How strongly do members of Congress feel that Norwegian Air International (NAI)’s application for a foreign air carrier permit should be denied?
Yesterday, on the eve of a U.S.-European Commission (EC) Joint Committee meeting to discuss the NAI case, 188 House members, led by Reps. Chris Collins (R-NY) and Albio Sires (D-NJ), delivered an unambiguous message to Transportation Secretary Anthony Foxx: reject it.
NAI’s business plan – which involves basing in Ireland despite no plans to fly in or out of that country, and hiring workers based in Bangkok through a Singaporean hiring agency, all to avoid Norway’s strong labor protections, tax laws, and regulations – is a clear violation of Article 17 bis of the U.S.-EU Open Skies agreement, which sets rules for aviation trade.
“NAI’s flag-of-convenience business model does not comply with U.S. and international law,” the members of the House write, and it “would be detrimental to the future of the U.S. aviation industry, aviation workers, and our national economy.”
The bipartisan letter – the signatories include 56 Republicans – reaffirms what members of Congress have been saying over the past several months. This summer the House of Representatives unanimously approved an amendment that bars DOT from approving a foreign air carrier permit that violates Article 17 bis or U.S. law. Since then, countless senators and representatives have sent letters urging the DOT to reject NAI’s application.
Earlier this year, the DOT dismissed NAI’s request for an exemption that would have allowed the airline to begin transatlantic service while its permit application was under review. In its order dismissing NAI’s exemption, the DOT noted that a temporary exemption would not be “appropriate or in the public interest.” In their letter, the members of Congress state that they “remain concerned that granting NAI’s application for a foreign air carrier permit would not be in the public interest and would unfairly put domestic airlines at a competitive disadvantage.”
At a time when bipartisan consensus has been difficult to achieve, the rejection of NAI’s illegal business plan has united members of Congress across ideological divides. It’s now time for DOT to definitively affirm its commitment to enforce our aviation trade accords, and to reject NAI’s application.
Joint Declaration of U.S. and European Transportation Unions in Opposition To Norwegian Air International Flag of Convenience Scheme
|Air Line Pilots Association, International||European Cockpit Association|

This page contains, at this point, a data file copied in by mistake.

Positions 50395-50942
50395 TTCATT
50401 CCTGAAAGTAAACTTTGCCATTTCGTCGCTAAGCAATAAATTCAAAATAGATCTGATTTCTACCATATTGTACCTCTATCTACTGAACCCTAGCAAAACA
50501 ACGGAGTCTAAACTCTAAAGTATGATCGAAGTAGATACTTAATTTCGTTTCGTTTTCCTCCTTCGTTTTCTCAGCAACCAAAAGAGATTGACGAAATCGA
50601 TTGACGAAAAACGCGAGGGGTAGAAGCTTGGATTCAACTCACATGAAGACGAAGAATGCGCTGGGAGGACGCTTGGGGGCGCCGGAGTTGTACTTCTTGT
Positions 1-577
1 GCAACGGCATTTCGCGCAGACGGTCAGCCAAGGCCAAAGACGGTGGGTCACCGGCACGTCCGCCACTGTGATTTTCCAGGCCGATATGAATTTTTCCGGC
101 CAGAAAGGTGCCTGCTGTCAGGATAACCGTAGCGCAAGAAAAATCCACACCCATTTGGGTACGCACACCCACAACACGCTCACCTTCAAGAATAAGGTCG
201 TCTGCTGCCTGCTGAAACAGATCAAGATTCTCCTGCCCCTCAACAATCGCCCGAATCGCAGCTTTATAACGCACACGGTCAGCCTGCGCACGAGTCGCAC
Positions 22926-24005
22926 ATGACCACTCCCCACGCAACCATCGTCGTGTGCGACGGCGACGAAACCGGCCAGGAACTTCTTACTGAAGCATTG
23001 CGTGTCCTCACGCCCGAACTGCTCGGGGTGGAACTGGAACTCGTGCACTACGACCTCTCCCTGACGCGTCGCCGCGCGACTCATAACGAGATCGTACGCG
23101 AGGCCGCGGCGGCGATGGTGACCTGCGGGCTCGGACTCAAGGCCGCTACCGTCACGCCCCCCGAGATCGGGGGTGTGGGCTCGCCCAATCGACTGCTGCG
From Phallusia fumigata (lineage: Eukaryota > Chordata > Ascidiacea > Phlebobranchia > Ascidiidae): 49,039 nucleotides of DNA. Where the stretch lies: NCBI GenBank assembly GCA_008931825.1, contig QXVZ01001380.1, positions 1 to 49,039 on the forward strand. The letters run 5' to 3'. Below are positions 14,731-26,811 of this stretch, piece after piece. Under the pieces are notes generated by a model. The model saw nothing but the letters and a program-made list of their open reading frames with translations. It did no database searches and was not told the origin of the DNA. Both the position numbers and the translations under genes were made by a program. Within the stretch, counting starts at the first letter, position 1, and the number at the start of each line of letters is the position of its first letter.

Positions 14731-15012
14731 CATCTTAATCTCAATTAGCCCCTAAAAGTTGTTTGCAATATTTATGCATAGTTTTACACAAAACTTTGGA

|Association of Flight Attendants-CWA||European Transport Workers Federation|
|International Association of Machinists
and Aerospace Workers
|Norsk Flygerforbund (Norwegian ALPA)|
|Transport Workers Union||Parat|
|Transportation Trades Department, AFL-CIO|
As leaders of transportation unions on both sides of the Atlantic, we call on the governments of the United States and the European Union to uphold their commitment to strong labor standards and the principles upon which the U.S.-EU Air Transport Agreement (ATA) was negotiated. With the U.S.-EU Joint Committee once again set to meet in a closed-door session to discuss the application of Norwegian Air International (NAI) for a foreign air carrier permit with the U.S. Department of Transportation (DOT), we believe that it is time for our governments to take the actions needed to promote positive growth, the creation of middle class airline jobs, and the highest standards for safety and security in the transatlantic aviation marketplace. And we further believe that this starts with the rejection of NAI’s flag of convenience scheme.
The U.S.-EU ATA is the foundation for a powerful and growing airline trade alliance, and one that holds great promise for air travelers, for the American and European economies, and for airline job creation. Central to achieving this, however, is the strong enforcement and application of Article 17 bis – the “social clause” – of the ATA. Article 17 bis was adopted as part of the Second Stage negotiations which concluded in 2010. It states that “the opportunities created by the Agreement are not intended to undermine labour standards or the labour-related rights and principles contained in the Parties’ respective laws.” This important labor protection was the first of its kind and was heralded by negotiators as a revolutionary commitment to strong labor standards and worker protections and high-road airline business models.